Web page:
"Chairman Mondell r 'My recollection
doea not agree with that."
Material Chnnsre Forbidden.
"The c6mmittee, after a lengthy exe
cutive session, declined to permit sena
tor Davis to revise his remarks so that
there should be material change. He
was permitted to make alterations in
verbiage only. The original steno
graphic report will be printed in the
Mesa avenue and Montana 'avenue were
dotted with the fore and aft turned
up creations of tan, straw and flare
colored trimmings. Spring frocks and
a few spring suits were also seen on
the streets. The parks were filled with
people enjoying the warmth of the
sunshine and Sunday afternoon calls
were made and returned,
Out in Highland and Altura parks
the first sure sign of spring was to be
seen. A peach orchard which hove'rs
on the southern slope of a terrace had
burst into bloom making a pirik splotch
on tne .London smoke landscape,
This is the open season for nature's
poems, sassafras blood tonics, and house
cleaning. Spring has "came" cheer
stronger than the homesteaders' appre
ciation of progress or the value of this
much needed utility. Citizens of Carri
zozo should welcome connection with
Lenver, Santa Fe, El Paso and other
equally important cities and not try
i Pede th construction of such a
valuable connecting link with, the 'cities
From San Antonio Light.
Now is the time for all good men to
come to the aid of the baseball team
and talk about pitchers, infielders, out
fielders, batting average and the crimes
Curing By Hypnotism
SUGGESTION IS REPLACING DRUGS IK AILMENTS.
ECAUSE the people of this country
work and live under high pres
sure, overtaxing their mental and
physical resources, many of the leading
physicians and scientists of the United
States have abandoned drugs as the
cure for the nervous wrecks presented
to them for treatment. It is becoming
the fashion among many of the most
brilliant practitioners to treat such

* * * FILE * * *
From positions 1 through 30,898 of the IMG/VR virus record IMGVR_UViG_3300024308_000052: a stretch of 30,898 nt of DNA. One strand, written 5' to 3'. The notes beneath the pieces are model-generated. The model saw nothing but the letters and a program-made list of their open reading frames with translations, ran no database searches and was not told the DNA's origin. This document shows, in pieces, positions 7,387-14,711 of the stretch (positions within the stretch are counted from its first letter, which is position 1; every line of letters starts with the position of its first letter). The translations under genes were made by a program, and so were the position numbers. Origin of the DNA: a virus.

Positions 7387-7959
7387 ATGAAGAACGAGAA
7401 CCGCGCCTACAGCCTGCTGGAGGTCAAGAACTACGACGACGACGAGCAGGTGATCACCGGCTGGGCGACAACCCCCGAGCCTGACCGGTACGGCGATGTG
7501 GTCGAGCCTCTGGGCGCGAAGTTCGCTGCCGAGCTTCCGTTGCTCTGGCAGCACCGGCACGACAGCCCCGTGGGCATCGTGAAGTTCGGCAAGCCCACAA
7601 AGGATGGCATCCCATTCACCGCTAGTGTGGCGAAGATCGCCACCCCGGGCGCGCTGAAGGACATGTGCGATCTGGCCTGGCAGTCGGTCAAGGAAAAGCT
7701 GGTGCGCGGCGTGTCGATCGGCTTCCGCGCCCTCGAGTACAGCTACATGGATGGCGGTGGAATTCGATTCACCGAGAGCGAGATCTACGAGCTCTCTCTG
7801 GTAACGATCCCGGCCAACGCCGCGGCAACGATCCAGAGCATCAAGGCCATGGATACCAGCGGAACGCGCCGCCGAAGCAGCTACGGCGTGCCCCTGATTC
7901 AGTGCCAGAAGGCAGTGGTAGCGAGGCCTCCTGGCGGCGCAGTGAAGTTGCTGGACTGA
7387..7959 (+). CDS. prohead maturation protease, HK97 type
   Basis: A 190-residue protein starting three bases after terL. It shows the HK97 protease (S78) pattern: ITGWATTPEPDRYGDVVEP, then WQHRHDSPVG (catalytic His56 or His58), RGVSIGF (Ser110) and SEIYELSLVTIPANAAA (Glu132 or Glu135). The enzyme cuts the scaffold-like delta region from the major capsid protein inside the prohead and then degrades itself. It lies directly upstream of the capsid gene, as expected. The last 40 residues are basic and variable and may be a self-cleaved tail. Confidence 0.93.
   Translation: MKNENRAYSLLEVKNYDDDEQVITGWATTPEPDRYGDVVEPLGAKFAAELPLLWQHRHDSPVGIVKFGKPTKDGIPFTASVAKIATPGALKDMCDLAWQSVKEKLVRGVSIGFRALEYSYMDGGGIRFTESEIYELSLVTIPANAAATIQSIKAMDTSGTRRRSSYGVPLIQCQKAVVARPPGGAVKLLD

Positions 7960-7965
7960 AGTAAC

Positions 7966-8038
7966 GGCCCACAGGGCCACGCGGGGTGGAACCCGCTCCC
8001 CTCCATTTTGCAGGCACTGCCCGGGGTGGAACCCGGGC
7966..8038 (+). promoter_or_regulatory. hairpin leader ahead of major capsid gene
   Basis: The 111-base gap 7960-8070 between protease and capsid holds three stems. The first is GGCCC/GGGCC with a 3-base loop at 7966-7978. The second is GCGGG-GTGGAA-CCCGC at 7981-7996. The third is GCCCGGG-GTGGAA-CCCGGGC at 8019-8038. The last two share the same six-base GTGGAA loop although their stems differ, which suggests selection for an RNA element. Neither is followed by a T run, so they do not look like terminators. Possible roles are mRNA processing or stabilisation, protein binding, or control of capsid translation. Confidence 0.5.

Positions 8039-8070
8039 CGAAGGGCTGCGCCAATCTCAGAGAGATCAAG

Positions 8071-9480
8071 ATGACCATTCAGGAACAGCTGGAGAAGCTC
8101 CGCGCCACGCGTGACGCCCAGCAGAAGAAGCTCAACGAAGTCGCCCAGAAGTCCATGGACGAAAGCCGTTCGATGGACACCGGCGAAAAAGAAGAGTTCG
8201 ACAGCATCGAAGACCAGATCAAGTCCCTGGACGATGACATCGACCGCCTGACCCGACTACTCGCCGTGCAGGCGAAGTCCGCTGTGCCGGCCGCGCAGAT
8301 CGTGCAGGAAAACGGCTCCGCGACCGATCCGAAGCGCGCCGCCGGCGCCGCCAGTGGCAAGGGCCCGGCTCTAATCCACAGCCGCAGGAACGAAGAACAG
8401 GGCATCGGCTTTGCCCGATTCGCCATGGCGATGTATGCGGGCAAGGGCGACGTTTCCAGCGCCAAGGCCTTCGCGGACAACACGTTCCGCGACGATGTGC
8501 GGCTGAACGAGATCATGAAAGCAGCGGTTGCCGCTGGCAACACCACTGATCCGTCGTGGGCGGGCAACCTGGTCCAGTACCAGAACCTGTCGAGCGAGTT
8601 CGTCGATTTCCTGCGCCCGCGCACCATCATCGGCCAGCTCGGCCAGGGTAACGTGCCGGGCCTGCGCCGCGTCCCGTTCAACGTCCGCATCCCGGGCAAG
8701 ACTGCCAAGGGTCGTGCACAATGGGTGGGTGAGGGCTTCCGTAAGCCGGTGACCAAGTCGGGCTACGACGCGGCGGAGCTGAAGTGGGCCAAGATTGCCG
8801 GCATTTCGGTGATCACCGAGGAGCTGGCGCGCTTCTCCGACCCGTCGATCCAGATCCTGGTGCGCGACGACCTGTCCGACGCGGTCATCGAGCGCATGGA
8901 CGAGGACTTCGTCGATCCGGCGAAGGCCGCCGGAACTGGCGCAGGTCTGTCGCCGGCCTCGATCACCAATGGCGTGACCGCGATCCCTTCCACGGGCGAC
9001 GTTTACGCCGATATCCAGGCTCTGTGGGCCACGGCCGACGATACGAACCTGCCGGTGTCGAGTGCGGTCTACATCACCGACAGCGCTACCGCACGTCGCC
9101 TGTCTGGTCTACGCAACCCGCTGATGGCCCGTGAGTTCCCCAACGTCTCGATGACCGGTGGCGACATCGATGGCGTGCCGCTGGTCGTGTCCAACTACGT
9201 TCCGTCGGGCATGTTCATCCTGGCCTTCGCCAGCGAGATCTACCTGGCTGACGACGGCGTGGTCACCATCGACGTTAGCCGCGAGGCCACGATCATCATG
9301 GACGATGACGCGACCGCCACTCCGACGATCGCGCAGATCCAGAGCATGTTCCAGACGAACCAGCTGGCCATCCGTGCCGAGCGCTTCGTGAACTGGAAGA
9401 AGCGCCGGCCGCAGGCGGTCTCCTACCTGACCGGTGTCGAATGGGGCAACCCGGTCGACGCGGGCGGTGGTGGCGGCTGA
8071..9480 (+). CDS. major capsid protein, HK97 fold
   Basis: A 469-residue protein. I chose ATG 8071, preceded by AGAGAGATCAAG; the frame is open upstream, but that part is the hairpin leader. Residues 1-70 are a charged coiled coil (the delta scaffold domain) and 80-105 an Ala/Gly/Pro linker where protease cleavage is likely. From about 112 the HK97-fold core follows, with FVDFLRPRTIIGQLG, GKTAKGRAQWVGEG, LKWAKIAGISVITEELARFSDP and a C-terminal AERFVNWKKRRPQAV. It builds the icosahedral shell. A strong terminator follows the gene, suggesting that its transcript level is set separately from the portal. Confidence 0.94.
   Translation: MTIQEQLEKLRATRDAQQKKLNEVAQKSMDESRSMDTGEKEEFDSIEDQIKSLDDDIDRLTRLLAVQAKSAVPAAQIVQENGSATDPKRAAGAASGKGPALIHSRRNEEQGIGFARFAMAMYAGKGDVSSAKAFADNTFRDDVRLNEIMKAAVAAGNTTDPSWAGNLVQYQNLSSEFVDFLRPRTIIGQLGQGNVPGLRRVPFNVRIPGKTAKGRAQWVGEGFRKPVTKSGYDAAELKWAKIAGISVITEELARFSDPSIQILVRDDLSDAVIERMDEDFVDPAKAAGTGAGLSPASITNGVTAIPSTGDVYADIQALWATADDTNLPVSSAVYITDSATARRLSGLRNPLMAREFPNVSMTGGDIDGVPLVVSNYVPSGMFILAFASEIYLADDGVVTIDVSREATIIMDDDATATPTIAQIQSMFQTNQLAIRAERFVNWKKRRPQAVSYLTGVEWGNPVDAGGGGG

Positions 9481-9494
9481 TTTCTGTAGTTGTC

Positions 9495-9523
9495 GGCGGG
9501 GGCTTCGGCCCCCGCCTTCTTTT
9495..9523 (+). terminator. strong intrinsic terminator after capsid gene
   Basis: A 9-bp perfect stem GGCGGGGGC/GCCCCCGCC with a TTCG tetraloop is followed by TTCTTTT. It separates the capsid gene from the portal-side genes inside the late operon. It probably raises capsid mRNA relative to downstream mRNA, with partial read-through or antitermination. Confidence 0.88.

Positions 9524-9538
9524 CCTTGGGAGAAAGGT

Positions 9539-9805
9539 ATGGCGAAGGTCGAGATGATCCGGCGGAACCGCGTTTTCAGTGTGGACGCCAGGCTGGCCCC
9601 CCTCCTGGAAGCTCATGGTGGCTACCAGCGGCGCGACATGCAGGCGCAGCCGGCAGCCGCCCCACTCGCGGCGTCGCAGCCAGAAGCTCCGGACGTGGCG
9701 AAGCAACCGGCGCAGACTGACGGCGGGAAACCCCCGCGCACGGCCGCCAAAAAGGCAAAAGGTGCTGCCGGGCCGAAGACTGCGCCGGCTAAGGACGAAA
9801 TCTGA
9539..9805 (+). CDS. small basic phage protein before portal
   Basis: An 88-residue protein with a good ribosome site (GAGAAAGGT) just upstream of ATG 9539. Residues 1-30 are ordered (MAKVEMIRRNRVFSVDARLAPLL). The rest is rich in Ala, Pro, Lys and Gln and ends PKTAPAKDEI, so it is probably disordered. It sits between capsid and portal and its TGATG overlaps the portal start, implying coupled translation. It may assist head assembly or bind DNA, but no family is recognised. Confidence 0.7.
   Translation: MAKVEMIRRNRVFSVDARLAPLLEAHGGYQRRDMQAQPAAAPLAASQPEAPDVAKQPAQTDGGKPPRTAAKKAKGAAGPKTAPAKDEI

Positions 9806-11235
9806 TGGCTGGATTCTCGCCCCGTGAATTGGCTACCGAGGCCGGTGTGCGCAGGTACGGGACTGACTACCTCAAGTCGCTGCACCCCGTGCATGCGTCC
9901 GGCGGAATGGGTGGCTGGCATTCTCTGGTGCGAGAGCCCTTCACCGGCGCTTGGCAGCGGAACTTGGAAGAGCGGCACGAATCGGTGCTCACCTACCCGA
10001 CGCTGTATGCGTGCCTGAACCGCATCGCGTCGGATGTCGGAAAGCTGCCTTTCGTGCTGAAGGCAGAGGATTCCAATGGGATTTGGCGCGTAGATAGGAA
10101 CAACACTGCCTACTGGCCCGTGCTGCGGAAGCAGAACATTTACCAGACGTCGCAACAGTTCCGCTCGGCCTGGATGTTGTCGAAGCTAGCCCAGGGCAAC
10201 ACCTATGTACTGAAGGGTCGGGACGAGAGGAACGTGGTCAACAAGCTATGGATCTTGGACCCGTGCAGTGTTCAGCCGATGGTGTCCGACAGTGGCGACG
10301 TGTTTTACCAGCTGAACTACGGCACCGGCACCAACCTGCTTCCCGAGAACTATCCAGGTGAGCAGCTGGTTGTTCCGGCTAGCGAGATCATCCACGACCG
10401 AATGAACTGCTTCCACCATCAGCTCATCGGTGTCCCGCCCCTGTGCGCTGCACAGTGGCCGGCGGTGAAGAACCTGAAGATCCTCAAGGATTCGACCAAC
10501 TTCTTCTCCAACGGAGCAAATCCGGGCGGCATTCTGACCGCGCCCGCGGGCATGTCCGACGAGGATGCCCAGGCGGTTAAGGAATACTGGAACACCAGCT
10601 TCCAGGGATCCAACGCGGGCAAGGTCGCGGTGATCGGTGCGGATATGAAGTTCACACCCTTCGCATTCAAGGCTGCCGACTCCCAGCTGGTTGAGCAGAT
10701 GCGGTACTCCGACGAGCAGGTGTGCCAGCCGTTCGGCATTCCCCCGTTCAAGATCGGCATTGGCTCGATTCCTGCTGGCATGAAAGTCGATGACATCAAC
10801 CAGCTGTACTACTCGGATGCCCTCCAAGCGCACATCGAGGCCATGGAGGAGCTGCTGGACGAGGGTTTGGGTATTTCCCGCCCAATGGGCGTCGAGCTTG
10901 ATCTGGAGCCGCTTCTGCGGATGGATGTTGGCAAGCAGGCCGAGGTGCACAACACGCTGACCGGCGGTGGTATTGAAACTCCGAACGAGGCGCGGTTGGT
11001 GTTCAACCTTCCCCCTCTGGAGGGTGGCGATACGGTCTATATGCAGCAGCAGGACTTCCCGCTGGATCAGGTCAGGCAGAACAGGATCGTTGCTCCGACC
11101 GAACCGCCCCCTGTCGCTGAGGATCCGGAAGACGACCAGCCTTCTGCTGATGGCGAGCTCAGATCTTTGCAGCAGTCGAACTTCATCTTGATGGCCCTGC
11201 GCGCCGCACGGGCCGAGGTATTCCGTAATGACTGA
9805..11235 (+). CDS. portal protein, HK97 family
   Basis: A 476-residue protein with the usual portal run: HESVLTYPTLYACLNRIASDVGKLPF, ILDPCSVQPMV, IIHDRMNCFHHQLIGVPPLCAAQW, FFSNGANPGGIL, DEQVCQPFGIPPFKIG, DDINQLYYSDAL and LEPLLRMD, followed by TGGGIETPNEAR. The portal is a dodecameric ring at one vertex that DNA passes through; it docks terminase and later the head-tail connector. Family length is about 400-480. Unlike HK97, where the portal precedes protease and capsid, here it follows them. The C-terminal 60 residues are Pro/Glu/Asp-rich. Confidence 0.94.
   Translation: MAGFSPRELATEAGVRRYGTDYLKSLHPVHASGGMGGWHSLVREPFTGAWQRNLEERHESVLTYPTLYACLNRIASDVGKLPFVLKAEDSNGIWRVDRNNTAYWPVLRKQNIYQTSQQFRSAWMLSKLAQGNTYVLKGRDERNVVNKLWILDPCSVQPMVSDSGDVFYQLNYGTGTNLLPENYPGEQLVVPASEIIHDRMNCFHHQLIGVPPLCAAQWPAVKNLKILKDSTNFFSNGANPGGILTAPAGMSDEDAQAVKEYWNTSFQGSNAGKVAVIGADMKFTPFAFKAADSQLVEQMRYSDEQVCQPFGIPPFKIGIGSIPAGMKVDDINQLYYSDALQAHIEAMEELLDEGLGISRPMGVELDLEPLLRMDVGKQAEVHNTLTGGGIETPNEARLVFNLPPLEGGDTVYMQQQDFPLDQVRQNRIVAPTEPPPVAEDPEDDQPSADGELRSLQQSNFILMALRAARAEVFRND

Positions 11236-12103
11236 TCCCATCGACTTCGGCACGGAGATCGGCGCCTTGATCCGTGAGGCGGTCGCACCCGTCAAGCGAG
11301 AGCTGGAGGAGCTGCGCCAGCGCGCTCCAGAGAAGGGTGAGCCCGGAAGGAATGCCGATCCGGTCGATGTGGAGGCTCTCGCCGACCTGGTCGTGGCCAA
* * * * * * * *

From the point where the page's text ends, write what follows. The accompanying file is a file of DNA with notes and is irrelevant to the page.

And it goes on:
cases with neither medicine nor knife.
The new remedy is thought, or the use
of suggestion with the aid of hypnotism-.
There are physicians in New York,
Washington and other large cities -who
say to the exhausted, nervous society
women: "You do not need anedicine. You
anust teach your brain and your nerves
to rest. You must receive into your
mind the competing message that the
only thing which can help you is calm
and repose. "We can give it to you, but
not by the use of medicines or drugs"
To the business man, who has goni
under such pressure that he can con
trol neither his nerves nor his brain,
they give the same advice. Hypnotism,
which was once regarded as witch
craft and later its an instrument only
for harm, has become a benign Influ
ence on modern American life, a prac
tical remedy for the distinctively Amer
ican ailment of "nerves," and the men
tal troubles which follow. It has har
monized many a shattered nervous sys
tem; it has saved countless men and
women from Insane asylums, and It has
been demonstrated as a reliable cure
of certain cases of drug and cigaret
A "Washington physician, who is
known as one of the pioneers In the
'movement to treat the ailments of the
brain by the curative force of a healthy
and normal mind, recently had a young
man patient who was literally a nervous
and physical wreck from the use of
cigarets. He told the pattient that hyp
notic suggestion was the only possible